Cancer-stricken dog saves family from fire
Friday January 11th, 2013
A Spring, Texas family is safe and sound today because of their chocolate Labrador Retriever’s quick actions.
Early Wednesday morning, loyal Lab Timber awoke with a start. Always alert, Timber knew that something was amiss in her home. While the rest of the Nagy family slept, a fire had started in the home’s attic, and Timber was the only one who had yet recognized the impending danger. She sprung into action, pushing her way into her owner’s bedroom.
“She took her nose and was just nudging me,” owner Sloan Nagy tells KHOU.com, something that the lovable Lab does on many nights. But this time, Timber’s prodding seemed different, more urgent.
“Normally if I say, ‘Timber, stop,’ she’ll just leave,” Nagy says. But Wednesday, Timber was persistent. She continued to nudge Nagy with her nose, trying to warn her of the unfolding emergency.
“She wasn’t stopping,” Nagy says of Timber. “She was waking me up.”
Taking the hint from Timber, Nagy crawled out of bed. Right away Nagy noticed that something was very wrong.
“This house was filled with smoke,” Nagy remembers. “You couldn’t even see. I was in a panic.”
Grabbing Timber and her 3-year-old daughter, Nagy fled her burning home. The Spring Valley Fire Department, who responded to the emergency that morning, told Nagy only a few short moments more in the house could have had deadly consequences.
“The heater was going to fall directly in the middle of the hallway, and we would’ve all been trapped in our rooms,” says Nagy.
Firefighters worked quickly to smother the flames, and fortunately they were successful. Sloan Nagy’s home sustained only minimal damage that morning, but most importantly, the young mother and her family are safe.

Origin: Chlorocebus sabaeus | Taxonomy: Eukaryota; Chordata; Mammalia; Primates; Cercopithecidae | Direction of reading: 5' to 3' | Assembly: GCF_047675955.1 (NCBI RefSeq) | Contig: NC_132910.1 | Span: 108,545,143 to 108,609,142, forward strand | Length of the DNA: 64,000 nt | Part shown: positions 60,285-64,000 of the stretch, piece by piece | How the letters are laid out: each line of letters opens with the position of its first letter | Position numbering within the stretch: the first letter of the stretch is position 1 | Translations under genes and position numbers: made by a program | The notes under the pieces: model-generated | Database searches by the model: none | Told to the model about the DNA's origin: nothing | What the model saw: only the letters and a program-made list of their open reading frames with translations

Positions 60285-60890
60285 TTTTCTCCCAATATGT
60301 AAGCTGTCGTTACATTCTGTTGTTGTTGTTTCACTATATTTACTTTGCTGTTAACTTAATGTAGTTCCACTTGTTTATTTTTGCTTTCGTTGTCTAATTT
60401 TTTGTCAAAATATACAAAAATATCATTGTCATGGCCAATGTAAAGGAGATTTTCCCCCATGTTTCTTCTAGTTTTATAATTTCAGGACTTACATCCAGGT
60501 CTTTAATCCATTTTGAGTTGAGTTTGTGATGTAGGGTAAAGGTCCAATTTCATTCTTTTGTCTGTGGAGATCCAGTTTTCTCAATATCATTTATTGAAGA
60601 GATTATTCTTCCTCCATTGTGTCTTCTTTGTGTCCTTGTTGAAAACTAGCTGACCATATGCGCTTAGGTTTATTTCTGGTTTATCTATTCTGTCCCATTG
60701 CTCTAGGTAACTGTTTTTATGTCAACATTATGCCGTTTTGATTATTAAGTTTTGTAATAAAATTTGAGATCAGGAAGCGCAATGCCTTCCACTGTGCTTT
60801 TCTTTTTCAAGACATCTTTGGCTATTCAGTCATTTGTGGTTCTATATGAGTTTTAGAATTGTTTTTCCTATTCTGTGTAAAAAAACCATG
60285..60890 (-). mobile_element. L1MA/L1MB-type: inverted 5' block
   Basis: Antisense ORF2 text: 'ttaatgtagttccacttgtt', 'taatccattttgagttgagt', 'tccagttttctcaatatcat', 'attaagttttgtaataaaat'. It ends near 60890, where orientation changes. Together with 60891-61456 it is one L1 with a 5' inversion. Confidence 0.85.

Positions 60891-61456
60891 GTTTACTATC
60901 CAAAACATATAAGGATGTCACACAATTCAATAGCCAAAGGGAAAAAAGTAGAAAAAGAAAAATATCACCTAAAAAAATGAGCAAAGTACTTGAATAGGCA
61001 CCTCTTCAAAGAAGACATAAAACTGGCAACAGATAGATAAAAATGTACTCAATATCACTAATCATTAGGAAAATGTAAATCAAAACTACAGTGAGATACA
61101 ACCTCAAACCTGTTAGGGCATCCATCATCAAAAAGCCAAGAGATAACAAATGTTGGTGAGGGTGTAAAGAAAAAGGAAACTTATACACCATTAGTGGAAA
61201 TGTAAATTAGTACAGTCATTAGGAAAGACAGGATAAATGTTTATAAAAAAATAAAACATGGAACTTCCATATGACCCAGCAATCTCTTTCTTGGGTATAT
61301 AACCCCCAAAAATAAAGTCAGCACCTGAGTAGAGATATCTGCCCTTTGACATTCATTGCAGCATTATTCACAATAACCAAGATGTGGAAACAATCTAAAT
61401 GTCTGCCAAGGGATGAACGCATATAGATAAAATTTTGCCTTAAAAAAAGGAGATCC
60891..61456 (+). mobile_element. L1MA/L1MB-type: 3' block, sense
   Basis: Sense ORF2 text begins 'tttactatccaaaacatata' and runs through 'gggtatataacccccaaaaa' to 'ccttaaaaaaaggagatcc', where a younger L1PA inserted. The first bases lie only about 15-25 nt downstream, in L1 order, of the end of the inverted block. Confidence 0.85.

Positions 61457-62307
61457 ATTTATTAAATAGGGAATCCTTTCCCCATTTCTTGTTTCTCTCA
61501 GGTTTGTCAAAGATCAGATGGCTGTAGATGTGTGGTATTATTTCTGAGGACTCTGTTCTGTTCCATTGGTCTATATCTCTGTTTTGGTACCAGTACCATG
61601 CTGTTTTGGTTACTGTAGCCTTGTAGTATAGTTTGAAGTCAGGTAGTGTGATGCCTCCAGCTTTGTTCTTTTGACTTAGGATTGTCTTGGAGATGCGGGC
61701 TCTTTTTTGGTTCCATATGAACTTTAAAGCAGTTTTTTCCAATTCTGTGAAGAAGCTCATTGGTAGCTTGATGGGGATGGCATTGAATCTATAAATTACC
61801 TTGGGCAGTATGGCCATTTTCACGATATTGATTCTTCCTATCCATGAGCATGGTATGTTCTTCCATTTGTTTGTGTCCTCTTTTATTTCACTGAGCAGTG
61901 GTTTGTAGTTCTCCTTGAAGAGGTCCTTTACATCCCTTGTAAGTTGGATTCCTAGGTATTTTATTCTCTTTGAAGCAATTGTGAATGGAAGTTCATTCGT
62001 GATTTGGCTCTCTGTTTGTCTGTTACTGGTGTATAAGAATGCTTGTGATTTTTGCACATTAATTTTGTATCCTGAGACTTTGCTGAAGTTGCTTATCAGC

Nagy knows that she might have lost everything in that fire if it weren’t for Timber, the once-stray dog that she’d rescued in the aftermath of Hurricane Rita in 2005.
“We saved her life, and she saved our life,” an emotional Nagy says of her canine companion.
Timber’s brave actions Wednesday morning could be her final legacy. The courageous pooch is currently battling aggressive cancer, and has been receiving chemotherapy and radiation since May 2012. Nagy has been taking Timber to Texas A&M University for her treatments and has run up a veterinary bill of almost $15,000.
But the Nagy family wouldn’t have it any other way, as long as it means more time with Timber. Timber has since been given a grim prognosis and may only have months to live.
“I just loved her, and I don’t want to lose her,” a crying Nagy told KHOU.com. “I couldn’t have asked for a better dog.”
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